Neuromodulation Network Virtual Symposium 2023

The Neuromodulation Network

Neuromodulation, a set of techniques and technologies that directly modify activity in the brain, is an increasingly established area of research and practice in the treatment of mental and neurological disorders. However, while significant progress in the field has been made during recent decades, these approaches have the potential to achieve far more to advance our scientific and clinical knowledge.

The Neuromodulation Network is a focussed, problem-solving collaboration of leading research teams worldwide working on understanding and treating mental disorders using neuromodulation techniques. Initiated by the Clinical Brain Networks Group at QIMR Berghofer in Brisbane, Australia, the group includes teams from Australia, the United States, China, Hong Kong, Singapore, Taiwan, Canada and the Netherlands.


The 1st Neuromodulation Network Virtual Symposium 2023

Tuesday 5, Wednesday 6 and Thursday 7 September 2023

8:00PM (AEST / UTC + 10)

Our first Virtual Symposium will be taking place this September to launch the Neuromodulation Network, identify potential opportunities for collaboration among our members and work together to overcome barriers to progress in Neuromodulation.

We will aim to identify the most important obstacles holding back researchers in this field from taking forward new knowledge and developing new treatments. We will also aim to share ideas for where collaboration could blend the strengths and assets of each group to overcome these obstacles.

Links to access each Virtual Symposium Session are available below:


You can find abstracts provided by our members for each of their ‘national group’ presentations below.


Tuesday 5 September 2023


Associate Professor Luca Cocchi1, Dr Philip Mosley1, Dr Bjorn Burgher1
1QIMR Berghofer Medical Research Institute

Strengths and Assets:

The Clinical Brain Networks Group at QIMR has access to a fully equipped not-for-profit community clinic offering neuronavigated Transcranial Magnetic Stimulation for patients with treatment-resistant major depressive disorder. This clinic generates a TMS Databank recording clinical, fMRI and EEG data for each patient with ethics approval to provide that data to other research teams under appropriate data transfer agreements. The Group is establishing a focused ultrasound stimulation research facility and has expertise in deep brain stimulation. The group is working on neuromodulation (TMS, TUS, & DBS) for MDD and OCD, and has delivered a number of advances in knowledge across these conditions.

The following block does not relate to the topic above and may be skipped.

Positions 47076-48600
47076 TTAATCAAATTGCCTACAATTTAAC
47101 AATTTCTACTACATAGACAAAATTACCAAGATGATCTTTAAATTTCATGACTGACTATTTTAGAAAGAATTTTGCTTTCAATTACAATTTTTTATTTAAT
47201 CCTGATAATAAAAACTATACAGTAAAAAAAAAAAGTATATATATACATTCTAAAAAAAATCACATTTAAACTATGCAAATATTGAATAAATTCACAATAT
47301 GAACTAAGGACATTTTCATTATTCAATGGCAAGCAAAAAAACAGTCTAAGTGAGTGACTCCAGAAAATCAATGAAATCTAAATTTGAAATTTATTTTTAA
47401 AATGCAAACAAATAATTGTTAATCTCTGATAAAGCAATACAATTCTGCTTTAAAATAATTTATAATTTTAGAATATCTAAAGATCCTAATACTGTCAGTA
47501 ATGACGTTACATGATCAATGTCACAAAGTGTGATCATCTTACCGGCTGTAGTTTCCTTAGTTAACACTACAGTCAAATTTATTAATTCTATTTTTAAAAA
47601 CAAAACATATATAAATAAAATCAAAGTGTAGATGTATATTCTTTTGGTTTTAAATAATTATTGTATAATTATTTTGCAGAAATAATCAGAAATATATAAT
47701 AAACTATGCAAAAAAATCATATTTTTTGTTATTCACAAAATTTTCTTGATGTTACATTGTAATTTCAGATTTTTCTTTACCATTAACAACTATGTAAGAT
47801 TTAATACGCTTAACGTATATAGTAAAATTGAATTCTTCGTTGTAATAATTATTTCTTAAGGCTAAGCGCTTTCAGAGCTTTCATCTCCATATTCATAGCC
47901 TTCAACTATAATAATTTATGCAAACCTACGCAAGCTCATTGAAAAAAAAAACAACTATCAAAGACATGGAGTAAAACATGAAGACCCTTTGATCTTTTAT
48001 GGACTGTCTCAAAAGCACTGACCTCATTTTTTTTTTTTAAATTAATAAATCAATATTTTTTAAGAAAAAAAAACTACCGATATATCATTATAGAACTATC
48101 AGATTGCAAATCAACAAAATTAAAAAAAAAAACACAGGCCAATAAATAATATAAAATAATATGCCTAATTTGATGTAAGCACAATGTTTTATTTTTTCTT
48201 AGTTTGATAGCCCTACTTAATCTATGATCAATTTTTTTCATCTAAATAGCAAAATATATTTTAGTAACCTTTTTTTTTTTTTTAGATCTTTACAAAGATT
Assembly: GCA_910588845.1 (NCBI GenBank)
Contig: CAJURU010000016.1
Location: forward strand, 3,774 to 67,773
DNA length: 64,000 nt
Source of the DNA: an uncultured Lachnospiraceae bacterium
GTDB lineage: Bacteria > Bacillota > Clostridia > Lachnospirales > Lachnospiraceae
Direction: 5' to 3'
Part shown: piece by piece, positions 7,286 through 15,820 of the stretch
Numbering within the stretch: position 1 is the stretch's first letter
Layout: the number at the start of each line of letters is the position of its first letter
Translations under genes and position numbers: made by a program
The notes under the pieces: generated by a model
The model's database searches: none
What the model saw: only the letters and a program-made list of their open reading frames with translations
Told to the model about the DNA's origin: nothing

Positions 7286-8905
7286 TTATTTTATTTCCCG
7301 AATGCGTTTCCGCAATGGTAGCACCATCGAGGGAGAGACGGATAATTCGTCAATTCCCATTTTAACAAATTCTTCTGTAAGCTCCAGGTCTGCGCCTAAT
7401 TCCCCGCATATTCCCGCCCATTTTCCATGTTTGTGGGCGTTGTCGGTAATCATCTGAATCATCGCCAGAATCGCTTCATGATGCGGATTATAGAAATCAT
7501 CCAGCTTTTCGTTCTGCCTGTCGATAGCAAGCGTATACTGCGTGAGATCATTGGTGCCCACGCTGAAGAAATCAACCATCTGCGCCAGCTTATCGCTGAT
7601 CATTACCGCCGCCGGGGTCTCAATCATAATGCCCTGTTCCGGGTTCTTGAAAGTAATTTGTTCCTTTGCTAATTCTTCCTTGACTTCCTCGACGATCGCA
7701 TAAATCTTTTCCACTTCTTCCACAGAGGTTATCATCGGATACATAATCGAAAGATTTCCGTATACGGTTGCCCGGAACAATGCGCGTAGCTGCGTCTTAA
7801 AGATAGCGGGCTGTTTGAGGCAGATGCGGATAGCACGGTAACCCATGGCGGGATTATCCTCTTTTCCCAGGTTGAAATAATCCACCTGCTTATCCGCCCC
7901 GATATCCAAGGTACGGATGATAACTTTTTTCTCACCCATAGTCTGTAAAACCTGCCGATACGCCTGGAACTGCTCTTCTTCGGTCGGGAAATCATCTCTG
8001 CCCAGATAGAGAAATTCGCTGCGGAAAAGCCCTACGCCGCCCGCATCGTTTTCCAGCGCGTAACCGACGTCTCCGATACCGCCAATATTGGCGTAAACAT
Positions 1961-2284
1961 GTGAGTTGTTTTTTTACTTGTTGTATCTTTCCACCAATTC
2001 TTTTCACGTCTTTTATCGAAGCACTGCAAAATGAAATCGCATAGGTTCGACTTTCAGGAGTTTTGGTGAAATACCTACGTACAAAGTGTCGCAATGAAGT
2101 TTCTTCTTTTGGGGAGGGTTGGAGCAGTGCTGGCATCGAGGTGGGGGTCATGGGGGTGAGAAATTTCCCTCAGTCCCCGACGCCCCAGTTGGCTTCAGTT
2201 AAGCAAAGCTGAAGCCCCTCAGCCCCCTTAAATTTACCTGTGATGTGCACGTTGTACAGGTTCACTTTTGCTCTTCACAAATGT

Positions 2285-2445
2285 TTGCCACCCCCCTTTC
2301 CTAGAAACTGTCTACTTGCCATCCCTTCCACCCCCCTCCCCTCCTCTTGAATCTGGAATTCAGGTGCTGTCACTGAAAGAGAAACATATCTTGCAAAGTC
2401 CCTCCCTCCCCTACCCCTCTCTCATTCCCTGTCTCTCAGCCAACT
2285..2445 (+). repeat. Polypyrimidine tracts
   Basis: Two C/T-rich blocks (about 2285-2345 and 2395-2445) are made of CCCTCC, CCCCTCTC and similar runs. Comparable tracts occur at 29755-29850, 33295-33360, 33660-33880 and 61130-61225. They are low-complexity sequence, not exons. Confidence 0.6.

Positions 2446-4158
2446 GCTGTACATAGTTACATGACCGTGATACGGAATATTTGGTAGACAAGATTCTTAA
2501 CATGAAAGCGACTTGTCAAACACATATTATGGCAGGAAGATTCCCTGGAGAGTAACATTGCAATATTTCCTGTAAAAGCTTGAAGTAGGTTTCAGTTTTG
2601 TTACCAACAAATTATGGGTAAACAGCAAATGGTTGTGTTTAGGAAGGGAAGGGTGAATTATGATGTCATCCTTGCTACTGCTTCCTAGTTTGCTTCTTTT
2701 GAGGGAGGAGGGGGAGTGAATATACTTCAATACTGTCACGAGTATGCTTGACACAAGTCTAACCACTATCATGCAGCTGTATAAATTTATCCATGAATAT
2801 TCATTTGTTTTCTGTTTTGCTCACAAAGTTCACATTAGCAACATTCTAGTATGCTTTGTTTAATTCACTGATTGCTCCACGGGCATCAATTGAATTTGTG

• A new TMS trial targeting the orbitofrontal cortex in OCD. This trial should capitalise on the results from a recent trial conducted by the group (Cocchi et al. Nature Mental Health, 2023). Issues: Funding and capacity to accommodate this trial.    
  • Develop new safe and reliable brain stimulation (TMS/FUS/DBS) sequences able to suppress or enhance brain activity. Issues: limited expertise in electrophysiology and no access to labs undertaking preclinical work in this space.
  • Define new translatable predictors of TMS response for depression. Issues: Need large datasets.
  • Develop new technology to personalise brain stimulation, integrating this with complementary interventions, including neurofeedback.

Barriers to Progress:

  • Need expertise in electrophysiology and direct neural recordings. Can we add collaborators to the network?
  • Acquisition of large TMS-imaging clinical datasets. The network should play a key role in facilitating this.
  • Multidisciplinary team to develop new personalised approaches and integrate these with complementary forms of therapy maximising brain and behavioural changes.  
  • Attract interest from industry (e.g., development of devices, coils, sequences, etc.).



Tor Phern Chern1, Thomas Yeo2
1Institute of Mental Health, Singapore
2National University of Singapore

Strengths & Assets:

The group has 2 main strengths. a) Internationally renowned brain scientists with access to world class fMRI facilities and analytics facilities. b) A single, central tertiary psychiatry facility for 5.5 million urban citizens, high volume of patient referrals, representative of entire population.


  • Neurostimulation research in newer treatment modalities (tDCS, VNS, TNS)
    • Funding and infrastructure to support patients in the community
  • Neurosurgical (NS) research in psychiatric conditions
    • Change in laws restricting NS in psychiatric conditions
    • Integration with national neuroscience institute
  • Neurostimulation in community sites rather than institution
    • Treatment facilities in polyclinics
  • Focused Ultrasound
  • More basic scientists working on neuromodulation